“Modern Vampires of the City” is a cultured, evolutionary, and enjoyable album that may be Vampire Weekend’s best to date.
Deerhunter’s “Monomania” is an album that grabs you on first listen and will only deepen with every subsequent spin.
New History Warfare Vol. 3: To See More Light is simply Colin Stetson’s best album to date: a whirlwind of majesty, filth, and fury.
The Postal Service’s Give Up re-issue serves as a reminder of a fun project that accidentally became a generation defining search for love.
‘Overgrown’ is, at times, James Blake’s attempt at more straightforward R&B, but generally speaks to his unparalleled signature style.
“Life After Defo” lands Deptford Goth square in the company of The XX and Bon Iver with a stellar debut.
“The Next Day” is a glorious return for the artistic mammoth that is David Bowie.
In “Untogether,” Blue Hawaii has made a masterpiece of subtlety, which complements last year’s EP perfectly.
On “Anxiety”, Autre Ne Veut effortlessly blends the past and the future of R&B, putting him amongst some of today’s best R&B artists.
Though Flume made our Honorable Mentions list last year, his self-titled debut remains at the forefront of soulful electronica.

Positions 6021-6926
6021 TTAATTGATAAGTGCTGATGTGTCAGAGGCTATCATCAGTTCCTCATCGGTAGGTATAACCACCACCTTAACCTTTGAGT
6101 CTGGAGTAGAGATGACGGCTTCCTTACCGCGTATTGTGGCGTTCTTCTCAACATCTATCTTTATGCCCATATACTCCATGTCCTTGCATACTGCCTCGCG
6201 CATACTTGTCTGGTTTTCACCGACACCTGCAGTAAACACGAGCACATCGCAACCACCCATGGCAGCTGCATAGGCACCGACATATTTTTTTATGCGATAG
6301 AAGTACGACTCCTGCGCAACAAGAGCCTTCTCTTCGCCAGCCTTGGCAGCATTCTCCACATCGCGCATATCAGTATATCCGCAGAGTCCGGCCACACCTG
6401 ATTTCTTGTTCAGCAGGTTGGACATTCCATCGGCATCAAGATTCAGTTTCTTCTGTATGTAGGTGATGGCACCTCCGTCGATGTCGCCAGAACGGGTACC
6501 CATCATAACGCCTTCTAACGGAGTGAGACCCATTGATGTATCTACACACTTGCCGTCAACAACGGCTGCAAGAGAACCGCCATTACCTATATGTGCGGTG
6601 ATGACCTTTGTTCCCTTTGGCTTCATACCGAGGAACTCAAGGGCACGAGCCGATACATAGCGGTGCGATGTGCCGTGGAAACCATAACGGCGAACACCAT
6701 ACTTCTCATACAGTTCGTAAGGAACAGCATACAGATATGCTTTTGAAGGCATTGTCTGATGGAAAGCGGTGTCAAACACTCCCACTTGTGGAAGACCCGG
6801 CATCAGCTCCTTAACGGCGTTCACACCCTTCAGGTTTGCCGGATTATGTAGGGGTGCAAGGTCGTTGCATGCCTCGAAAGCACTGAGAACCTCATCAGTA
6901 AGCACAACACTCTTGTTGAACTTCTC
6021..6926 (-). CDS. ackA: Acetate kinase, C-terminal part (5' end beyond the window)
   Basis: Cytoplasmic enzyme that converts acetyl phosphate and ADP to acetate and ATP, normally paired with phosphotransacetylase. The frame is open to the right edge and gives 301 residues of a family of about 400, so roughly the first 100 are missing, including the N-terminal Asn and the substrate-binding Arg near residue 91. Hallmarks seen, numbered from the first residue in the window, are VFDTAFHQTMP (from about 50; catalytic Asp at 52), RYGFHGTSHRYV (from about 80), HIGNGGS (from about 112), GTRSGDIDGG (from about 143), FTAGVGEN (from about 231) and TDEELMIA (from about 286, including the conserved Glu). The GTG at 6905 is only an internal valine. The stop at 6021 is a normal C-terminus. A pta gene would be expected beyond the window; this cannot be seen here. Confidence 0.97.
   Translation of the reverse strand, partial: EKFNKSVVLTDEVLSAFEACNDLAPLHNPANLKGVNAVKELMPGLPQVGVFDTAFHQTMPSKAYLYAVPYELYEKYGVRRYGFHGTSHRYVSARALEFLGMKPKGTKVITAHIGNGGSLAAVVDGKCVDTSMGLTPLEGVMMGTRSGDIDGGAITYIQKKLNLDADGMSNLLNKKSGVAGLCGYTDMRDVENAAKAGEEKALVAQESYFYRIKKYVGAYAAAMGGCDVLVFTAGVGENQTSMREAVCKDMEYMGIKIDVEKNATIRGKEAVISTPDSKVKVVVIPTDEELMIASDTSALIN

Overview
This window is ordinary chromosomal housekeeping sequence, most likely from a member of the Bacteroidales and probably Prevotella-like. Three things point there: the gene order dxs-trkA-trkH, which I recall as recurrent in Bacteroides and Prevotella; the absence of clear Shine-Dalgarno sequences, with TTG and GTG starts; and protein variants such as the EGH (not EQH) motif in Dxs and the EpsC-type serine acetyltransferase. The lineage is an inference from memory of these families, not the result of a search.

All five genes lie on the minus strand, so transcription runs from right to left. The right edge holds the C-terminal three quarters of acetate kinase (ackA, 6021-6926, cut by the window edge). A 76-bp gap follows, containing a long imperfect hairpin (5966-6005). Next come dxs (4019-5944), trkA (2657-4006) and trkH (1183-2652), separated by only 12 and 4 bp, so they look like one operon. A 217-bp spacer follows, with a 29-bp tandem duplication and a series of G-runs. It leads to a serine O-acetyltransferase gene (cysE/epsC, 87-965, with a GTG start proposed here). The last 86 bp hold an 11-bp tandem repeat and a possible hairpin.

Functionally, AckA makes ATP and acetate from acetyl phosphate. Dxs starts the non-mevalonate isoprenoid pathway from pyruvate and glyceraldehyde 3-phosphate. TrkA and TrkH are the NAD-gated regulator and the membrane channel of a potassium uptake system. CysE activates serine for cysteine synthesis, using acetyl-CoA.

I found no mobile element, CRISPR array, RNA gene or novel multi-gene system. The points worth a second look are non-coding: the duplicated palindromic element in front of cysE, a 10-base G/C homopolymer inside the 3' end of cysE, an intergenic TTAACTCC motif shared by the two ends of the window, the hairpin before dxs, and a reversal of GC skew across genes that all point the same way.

Iceage’s sophomore album is a unique masterpiece of punk, re-energizing a genre in dire need of a stylistic overhaul.
“Push the Sky Away” is another triumphant album from Nick Cave and crew, albeit maybe not the loud, raucous one hardcore fans want.
“mbv” picks up where My Bloody Valentine left off, continuing the legends’ mastery of shoegaze while propelling them into the future.
Hummingbird, the latest from Local Natives, sees the young band shift from youthful restlessness to mature self-examination.
II is Unknown Mortal Orchestra’s latest adventure in psych-rock hysterics. But beware: this isn’t your grandfather’s LSD soundtrack.